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2010 Kia Forte: Dull execution, poor gearbox mar the value

Posted by Clifford Atiyeh  September 28, 2009 05:29 PM

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(All photos: Clifford Atiyeh/

Like its parent Hyundai, Kia just gets more and more proud of itself. Its budget lineup undercuts nearly every segment by a few hundred to a few grand, offers lots of equipment, and stands by an industry-leading warranty. Kia's August sales of 40,198 — a whopping year-over-year increase of 60 percent — would have any manufacturer feeling cocky in a recession.

The company's confidence, months after hip, rollicking hamsters debuted the Korean challenge to Scion, the Soul, is obvious in commercials for its new Forte sedan. "The first of its kind," the company proclaims, in reference to the car's lengthy list of standard features. If that's true, then the four-speed automatic on our Forte 2.0 EX tester is most certainly the last.

As five and six-speed automatics have moved from luxury cars to mainstream — largely due to better fuel economy — four-speed automatics have become the latest signal of vehicle cost-cutting.

Most of these gearboxes, no surprise, are still common to economy or older-generation cars. Chevrolet has eight models that offer four-speed automatics, Dodge seven, Toyota and Hyundai four, and Mitsubishi, Suzuki, and Subaru have several more (Ford has but one on the Focus, and Honda has none). Many, like on the Toyota Yaris, do their basic duty without fault.

But not on this Kia. Like the Soul — from which the Forte shares many components — the Forte's transmission suffers from wide ratio gaps that drain the power from the 156 horsepower four-cylinder. There's plenty of getup from the start, but even before reaching 40 mph, the transmission is too eager to upshift into fourth, where the revs drop to near idle. It's an obvious fuel-saving measure (an "ECO" indicator lights up on the tachometer) and desirable while cruising an open road or highway, but during midrange acceleration this behavior turns into a noisy, gear-hunting mess.

When I wanted to accelerate from 20 to 30 mph, a gentle prod on the gas would cause a surge into third, all the more rough because fourth gear forces the engine to trudge well below its torque curve. It was the same while merging onto highways, where a slower, initial on-ramp speed and gradual, merging acceleration would cause another delayed, abrupt downshift. The Soul's four-speed was a weak point but not terribly invasive. The Forte's makes you cringe on the shortest of trips.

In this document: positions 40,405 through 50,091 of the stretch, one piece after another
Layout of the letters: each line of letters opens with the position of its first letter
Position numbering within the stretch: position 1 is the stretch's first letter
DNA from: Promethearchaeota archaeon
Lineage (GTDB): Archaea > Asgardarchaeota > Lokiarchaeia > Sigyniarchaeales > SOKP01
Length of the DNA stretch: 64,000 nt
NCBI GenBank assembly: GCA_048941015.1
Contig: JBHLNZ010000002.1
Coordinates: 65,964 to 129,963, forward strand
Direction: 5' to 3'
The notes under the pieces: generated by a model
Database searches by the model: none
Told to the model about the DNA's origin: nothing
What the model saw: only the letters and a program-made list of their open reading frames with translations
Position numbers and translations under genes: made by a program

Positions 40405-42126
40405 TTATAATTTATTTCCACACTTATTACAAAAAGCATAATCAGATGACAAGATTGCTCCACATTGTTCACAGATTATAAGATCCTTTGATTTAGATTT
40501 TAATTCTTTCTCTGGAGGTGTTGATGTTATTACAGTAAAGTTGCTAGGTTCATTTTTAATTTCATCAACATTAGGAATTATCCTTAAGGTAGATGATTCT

Yet this 2010 Forte, which replaces the aged Spectra and is also available as a two-door "Koup," boasts a five-speed automatic on the $600 "fuel economy package." Indeed, that transmission helps boost mileage in both directions to an EPA-estimated 27/36 versus our car's 25/34. hasn't tried a Forte with this transmission, but slushbox fans should do themselves the favor and spend the $600. A five-speed manual is standard on 2.0 liter models, while a six-speed manual is reserved for the sportier 2.4 liter trim.


Aside from the 17-inch alloys and fog lamps on the top-level 2.4 SX, nothing saves the Forte's uninspired exterior styling. The door panels are flat and featureless, the beltline curling up to the A-pillar is attractive as a crooked finger, and the stubby, upright rear has taillights that look a little too similar to the Hyundai Elantra. It's tough to distinguish the Forte from the company's tired Optima, and the whole car seems to appear 10 years behind.

Pity that things like appearance and transmissions so dull the Forte's otherwise agreeable features, of which there were plenty in our $19,290 example: leather, heated front seats, heated windshield, Bluetooth, USB and iPod inputs, Sirius radio, moonroof, and power everything except for the seats, which were thinly-padded but supportive. (Note to base-model buyers: A/C and power door locks aren't standard.)